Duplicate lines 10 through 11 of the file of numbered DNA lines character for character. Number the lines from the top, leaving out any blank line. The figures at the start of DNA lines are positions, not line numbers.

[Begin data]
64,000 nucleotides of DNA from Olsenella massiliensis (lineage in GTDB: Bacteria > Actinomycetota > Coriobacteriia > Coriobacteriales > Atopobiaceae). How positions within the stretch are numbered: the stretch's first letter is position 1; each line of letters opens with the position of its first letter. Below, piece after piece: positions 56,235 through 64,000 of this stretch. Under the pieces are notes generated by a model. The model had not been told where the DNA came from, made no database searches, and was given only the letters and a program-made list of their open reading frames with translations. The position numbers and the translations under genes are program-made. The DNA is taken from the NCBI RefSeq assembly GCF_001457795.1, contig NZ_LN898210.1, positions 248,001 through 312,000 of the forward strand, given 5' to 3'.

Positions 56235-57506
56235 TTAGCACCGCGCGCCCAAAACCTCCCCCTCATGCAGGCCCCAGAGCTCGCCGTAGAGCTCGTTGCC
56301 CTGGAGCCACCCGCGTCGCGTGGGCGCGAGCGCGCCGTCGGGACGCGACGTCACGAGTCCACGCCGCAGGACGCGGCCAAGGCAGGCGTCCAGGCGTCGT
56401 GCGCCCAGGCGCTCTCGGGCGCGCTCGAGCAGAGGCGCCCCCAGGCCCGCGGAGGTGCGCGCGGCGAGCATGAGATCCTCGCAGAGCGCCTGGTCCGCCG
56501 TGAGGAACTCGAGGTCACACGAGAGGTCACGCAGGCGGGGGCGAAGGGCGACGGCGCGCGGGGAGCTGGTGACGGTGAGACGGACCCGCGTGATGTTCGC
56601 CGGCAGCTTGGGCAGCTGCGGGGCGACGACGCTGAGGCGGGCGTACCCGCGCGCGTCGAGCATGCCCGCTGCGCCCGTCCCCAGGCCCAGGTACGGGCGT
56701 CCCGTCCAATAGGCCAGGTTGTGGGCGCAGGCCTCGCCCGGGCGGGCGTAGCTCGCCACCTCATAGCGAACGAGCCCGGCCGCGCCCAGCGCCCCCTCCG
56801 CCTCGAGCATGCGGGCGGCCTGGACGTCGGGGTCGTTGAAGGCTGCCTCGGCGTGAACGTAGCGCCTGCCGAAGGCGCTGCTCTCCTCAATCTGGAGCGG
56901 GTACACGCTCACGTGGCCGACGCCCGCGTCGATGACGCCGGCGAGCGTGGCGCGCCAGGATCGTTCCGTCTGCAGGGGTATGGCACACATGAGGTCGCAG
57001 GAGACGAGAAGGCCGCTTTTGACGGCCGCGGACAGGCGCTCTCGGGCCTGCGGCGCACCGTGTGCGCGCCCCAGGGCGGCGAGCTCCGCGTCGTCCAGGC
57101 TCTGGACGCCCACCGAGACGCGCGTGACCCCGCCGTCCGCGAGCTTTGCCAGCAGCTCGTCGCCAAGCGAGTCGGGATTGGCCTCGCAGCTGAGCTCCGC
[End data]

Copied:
56901 GTACACGCTCACGTGGCCGACGCCCGCGTCGATGACGCCGGCGAGCGTGGCGCGCCAGGATCGTTCCGTCTGCAGGGGTATGGCACACATGAGGTCGCAG
57001 GAGACGAGAAGGCCGCTTTTGACGGCCGCGGACAGGCGCTCTCGGGCCTGCGGCGCACCGTGTGCGCGCCCCAGGGCGGCGAGCTCCGCGTCGTCCAGGC